Friday, October 23, 2020


 by Anthony King

“The next time I tell you that I saw something when I saw it, you believe me that I saw it!” - Wilbur Grey

There are countless things for which I am thankful. As someone who is obsessed with movies, though, I'm grateful for two boys – Eben (8) and Rowen (2) – who like watching all types of movies. We've had a philosophy that if we teach Eben to look at entertainment not just as something for the audience to enjoy, but also as a thing human beings actually created, he may enjoy that piece of entertainment more. He's been watching horror movies since he was four years old, and as each year passes we become more adventurous with what we show him. I love introducing him to things his peers probably aren't watching. Romero's Night of the Living Dead, for example. Eben really wanted to watch The Walking Dead, so we showed him the pilot and explained how the half-zombie crawling in the grass was made, and that the makeup process for these people can take several hours. After that I thought he should see where this all began, so we turned on Romero's masterpiece. It was his first black and white movie and he loved it.

Because of that I knew he'd be down for just about anything. I wasn't proud just because he was watching a horror movie, but because it was an “old” movie. So many people (not just kids) are so averse to watching older movies and that just breaks my heart. When I was thinking of my next double I knew I wanted Alan Rafkin's The Ghost and Mr. Chicken but I couldn't think of another movie or a theme of the double. And then it hit me: kids watching old movies!
We start the night off with Charles Barton's Abbott and Costello Meet Frankenstein from 1948. I'd never seen an Abbott and Costello movie/clip/gag, but I liked Laurel & Hardy, Marx Brothers, and (some) The Three Stooges. I've come to realize, though, that if you're not raised on that kind of comedy you're probably not going to like it as an adult. Luckily, I don't have to sell Eben on anything. He trusts that I'm going to show him something (at the very least) interesting. The movie follows Wilbur (Costello) and Chick (Abbott) as two package handlers who are tasked with delivering Dracula's coffin and the remains of Frankenstein's monster to a roadside attraction. As it turns out, Dracula (Bela Lugosi) is alive and wants to repair the monster (Glenn Strange) to do his bidding. He “instills” the help of Wilbur's girlfriend to do the procedure, and later, during a costume ball, hijinks ensue. With the help of The Wolf Man (Lon Chaney Jr.), Wilbur and Chick try to foil Dracula's plans.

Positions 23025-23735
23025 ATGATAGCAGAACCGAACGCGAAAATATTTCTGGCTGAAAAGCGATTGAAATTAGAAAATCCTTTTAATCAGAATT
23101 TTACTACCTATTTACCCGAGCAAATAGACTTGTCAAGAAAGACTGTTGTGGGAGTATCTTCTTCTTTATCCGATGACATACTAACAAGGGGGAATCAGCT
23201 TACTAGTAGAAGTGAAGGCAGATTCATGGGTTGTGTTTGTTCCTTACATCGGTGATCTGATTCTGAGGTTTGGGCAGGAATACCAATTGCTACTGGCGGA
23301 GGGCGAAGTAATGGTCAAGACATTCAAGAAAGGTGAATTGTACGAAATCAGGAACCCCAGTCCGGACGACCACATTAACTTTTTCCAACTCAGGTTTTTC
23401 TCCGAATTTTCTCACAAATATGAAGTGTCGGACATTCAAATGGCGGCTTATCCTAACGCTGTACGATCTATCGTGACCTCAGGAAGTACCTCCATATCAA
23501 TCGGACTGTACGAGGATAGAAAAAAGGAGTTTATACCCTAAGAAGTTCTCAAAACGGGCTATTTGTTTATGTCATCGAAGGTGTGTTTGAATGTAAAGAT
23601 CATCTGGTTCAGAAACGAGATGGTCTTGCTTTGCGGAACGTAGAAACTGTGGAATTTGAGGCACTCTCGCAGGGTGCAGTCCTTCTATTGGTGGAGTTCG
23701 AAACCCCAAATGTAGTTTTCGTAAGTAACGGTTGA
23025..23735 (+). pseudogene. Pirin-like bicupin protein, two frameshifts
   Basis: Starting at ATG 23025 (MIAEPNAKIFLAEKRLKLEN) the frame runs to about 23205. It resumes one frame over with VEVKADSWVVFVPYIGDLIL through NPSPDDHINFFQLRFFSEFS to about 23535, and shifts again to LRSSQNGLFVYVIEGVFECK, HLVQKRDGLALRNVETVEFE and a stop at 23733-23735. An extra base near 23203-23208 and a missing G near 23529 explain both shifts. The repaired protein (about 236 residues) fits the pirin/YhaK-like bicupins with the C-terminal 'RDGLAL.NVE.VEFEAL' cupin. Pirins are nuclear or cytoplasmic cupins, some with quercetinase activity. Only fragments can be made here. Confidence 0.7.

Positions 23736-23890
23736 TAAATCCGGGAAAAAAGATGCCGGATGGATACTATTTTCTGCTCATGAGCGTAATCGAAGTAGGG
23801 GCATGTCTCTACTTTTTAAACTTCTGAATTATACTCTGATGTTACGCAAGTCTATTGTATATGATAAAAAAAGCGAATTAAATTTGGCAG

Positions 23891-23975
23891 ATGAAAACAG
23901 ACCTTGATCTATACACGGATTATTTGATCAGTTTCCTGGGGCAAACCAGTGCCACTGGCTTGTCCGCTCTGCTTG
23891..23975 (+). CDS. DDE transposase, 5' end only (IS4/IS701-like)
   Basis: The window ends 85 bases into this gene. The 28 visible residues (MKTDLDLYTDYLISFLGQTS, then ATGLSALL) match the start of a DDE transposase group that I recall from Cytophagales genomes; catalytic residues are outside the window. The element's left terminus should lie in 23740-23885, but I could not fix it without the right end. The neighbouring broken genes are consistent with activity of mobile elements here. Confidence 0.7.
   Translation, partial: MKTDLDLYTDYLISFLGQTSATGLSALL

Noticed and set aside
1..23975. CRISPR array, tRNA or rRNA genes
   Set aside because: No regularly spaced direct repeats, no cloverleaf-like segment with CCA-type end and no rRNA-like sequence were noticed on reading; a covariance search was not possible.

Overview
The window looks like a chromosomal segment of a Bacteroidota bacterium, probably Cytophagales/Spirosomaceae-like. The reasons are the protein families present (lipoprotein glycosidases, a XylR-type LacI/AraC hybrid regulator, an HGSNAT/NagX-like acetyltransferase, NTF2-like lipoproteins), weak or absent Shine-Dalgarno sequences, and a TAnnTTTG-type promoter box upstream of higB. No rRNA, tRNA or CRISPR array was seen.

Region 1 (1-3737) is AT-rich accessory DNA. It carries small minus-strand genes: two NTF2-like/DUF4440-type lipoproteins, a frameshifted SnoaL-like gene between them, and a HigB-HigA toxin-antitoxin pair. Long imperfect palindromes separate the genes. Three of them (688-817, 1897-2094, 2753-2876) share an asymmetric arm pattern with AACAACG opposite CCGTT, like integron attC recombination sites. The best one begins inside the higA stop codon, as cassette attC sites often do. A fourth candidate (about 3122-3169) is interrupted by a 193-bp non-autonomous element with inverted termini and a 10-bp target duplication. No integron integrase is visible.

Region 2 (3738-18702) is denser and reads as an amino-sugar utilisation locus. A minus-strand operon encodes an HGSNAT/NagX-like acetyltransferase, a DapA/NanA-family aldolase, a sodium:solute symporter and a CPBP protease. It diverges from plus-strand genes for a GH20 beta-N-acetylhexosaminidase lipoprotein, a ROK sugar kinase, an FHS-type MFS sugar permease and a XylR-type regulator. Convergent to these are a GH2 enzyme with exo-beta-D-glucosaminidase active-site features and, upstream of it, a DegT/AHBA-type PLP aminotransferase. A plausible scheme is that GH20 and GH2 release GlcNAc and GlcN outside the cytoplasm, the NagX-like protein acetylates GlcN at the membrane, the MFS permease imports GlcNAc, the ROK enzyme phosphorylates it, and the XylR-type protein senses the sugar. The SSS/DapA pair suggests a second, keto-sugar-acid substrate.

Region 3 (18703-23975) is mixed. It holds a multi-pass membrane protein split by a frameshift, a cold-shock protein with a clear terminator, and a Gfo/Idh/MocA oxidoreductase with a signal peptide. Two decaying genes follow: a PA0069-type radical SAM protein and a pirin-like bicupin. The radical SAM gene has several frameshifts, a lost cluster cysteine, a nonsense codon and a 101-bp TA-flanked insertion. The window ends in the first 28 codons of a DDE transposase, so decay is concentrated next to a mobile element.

I'm happy to report that Eben and I were in stitches the whole time. Getting a child to sit down to watch a movie void of color is a difficult task. The trick is making sure there's something that will pique their interest. For instance, NOTLD was easy. “Hey Eben. Wanna watch a zombie movie?” “Yeah!” “Just so you know, it's black and white.” “ZOMBIES!” When A&CMF started and it was obviously black and white, Eben didn't even flinch. He'd seen black and white movies. He's liked lots of them. Throughout the film he'd comment on the gags (Wilbur wobbling on top of the upright coffin, the chase sequence through the different rooms) or the transformations (Dracula's is animated, which we thought was really cool). Hearing him talk about that type of stuff brought me so much joy.
You follow up Abbott and Costello with human cartoon Don Knotts in The Ghost and Mr. Chicken from 1966. This one doesn't contain nearly the amount of comedy A&CMF does, but Knotts is a character kids love to see. Eben saw this when he was six, and while he liked it, I think he was a just a little too young for it then. The comedy is subtler and it's a little slower, but it'd be a perfect movie to show a child of 8, 9, or 10. The story is about Luther Heggs, a typesetter who dreams of becoming a reporter for the newspaper. After being cajoled by the custodian, Luther gets the gig of staying the night at the local murder house in hopes of saving it from demolition. It's basically a live-action Scooby-Doo episode, and it is so fun. Don Knotts seemed like a staple of my childhood through reruns of The Andy Griffith Show, Scooby-Doo, and Three's Company. He was always a comforting presence to see on the television, and I was happy to try and give Eben that same experience. Maybe after Scary Movie Month we'll dive into Herbie and the Apple Dumpling Gang movies.

Kids or no kids: watch older movies. If you're reading this site, though, you probably already do. Good job! If you have children, get them into older movies as soon as you can. I suggest either goofy comedies or light, spooky fare. Find something they'll find interesting for 60-90 minutes. And if you're worried about getting your kids into horror movies, use your best judgement. I realize most parents aren't watching Child's Play with their seven-year-olds, but explain to them how the doll was made or that the blood on screen tastes like sugar. After they grasp the concept of movie-making, then move them into Bergman and Fellini.


  1. One time I was in a computer forum. A film studies teacher was complaining he couldn't get his college-aged students to watch black and white movies -- "Not even Citizen Kane!"

    I mentioned this to a coworker and his girlfriend and she said, "Hey, I took film studies, and our teacher wanted us to see Citizen Kane!"


    "You think it's the same guy?"

    1. Abbott and Costello Meet Frankenstein is probably the better film to start with to show that black-and-white movies can be enjoyable. Citizen Kane is not the most entertaining movie ever made.

  2. I just watched Abbott and Costello Meet Frankenstein for the first time myself. Good silly fun, and all the monster stars are in good form, especially Lon Chaney.